Staff as Healthy Role ModelsPrint Page
Healthy schools need healthy role models. When students see staff and parents/caregivers practicing what they preach, they are more likely to want to practice those healthy behaviors themselves. Even the slightest change in words and actions by teachers and staff can make a positive impact on student wellness.
- Eat better in front of kids. Pack a healthy lunch and invite students to eat with you as a reward for good behavior. Limit consuming treats in front of students as much as possible.
- Drink water in front of students. Not only is it good for you, but it may encourage them to drink more water as well. If you drink soda or other sugary beverages during the school day, use an opaque container as to avoid inadvertently promoting soda consumption.
- Did you go to the gym last night? Walk a 5K over the weekend? Talk to students about it so they can see adults that they admire being physically active (and enjoying it!).
- Do you set personal health and wellness goals? If you’re comfortable, share your goals with students and teach students about goal setting, encouraging them to set a nutrition or physical activity-related goal for themselves. Focus those goals on improving health, not on weight loss.
- Make your staff meetings and teacher celebrations healthy.
- Ask staff to pledge to host healthy classroom celebrations during the school year.
- Do a class project on “Healthy Heroes”. Students can research a famous athlete or other healthy role model and present to the class why they admire that individual.
- Join in on recess or participate in a PE class. Participating in physical activity may encourage students to be active and give you an opportunity to connect with students outside the classroom.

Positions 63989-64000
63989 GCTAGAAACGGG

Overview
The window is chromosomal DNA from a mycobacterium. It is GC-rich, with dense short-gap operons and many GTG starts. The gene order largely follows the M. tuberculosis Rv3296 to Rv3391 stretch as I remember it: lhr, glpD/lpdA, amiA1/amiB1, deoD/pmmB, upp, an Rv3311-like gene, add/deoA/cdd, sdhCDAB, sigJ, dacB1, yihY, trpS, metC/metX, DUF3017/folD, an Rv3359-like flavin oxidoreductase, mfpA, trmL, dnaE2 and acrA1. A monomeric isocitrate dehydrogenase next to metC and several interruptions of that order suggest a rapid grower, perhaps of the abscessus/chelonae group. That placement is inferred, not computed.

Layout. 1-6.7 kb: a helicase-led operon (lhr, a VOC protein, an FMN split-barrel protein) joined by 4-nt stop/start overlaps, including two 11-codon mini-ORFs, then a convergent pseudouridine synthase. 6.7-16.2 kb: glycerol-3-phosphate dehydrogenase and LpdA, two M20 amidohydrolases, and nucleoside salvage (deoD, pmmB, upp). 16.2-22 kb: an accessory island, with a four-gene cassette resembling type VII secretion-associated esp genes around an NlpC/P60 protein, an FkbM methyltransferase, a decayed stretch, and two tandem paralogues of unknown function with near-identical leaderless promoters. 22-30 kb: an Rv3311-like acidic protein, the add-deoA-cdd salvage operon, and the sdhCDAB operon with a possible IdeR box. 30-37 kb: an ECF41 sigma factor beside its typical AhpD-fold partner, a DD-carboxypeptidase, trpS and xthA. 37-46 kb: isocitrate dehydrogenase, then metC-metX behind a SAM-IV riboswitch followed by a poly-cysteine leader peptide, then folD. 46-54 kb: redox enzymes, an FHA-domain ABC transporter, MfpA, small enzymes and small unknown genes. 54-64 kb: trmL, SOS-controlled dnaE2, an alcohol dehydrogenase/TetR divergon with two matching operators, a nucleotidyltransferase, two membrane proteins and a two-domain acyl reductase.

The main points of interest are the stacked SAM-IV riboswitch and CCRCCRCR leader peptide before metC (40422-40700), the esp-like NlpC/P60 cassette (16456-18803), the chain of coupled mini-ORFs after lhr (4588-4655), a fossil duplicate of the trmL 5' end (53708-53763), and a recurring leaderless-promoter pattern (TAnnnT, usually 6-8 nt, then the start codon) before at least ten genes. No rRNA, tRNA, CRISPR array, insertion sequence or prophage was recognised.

- Include brain breaks and energizers in your lesson plan and participate with your students during these physical activity breaks.
- Eat school breakfast with students during National School Breakfast Week or National School Lunch Week. Make sure there are plenty of fruits and vegetables on your tray. Talk to students about healthy food choices.
- Attend a high school sporting event such as a football or volleyball game and make sure students see you there. Let them know you think physical activity is important. Volunteer to coach if you have time.
- Put a piece of fruit on your desk every day for a whole month. Eat it when you get hungry and show your students your healthy habits!
- Buddy up with another staff member and walk outside or through the school hallways, even if it’s just for 10 minutes.
We may not eat healthy and be physically active all the time – that’s okay! It’s an opportunity to teach students about moderation and overcoming challenges.
It’s important to promote a healthy body image while also emphasizing healthy behaviors. Try to refrain from talking about losing weight or dieting and instead shift the conversation to making changes to improve your health.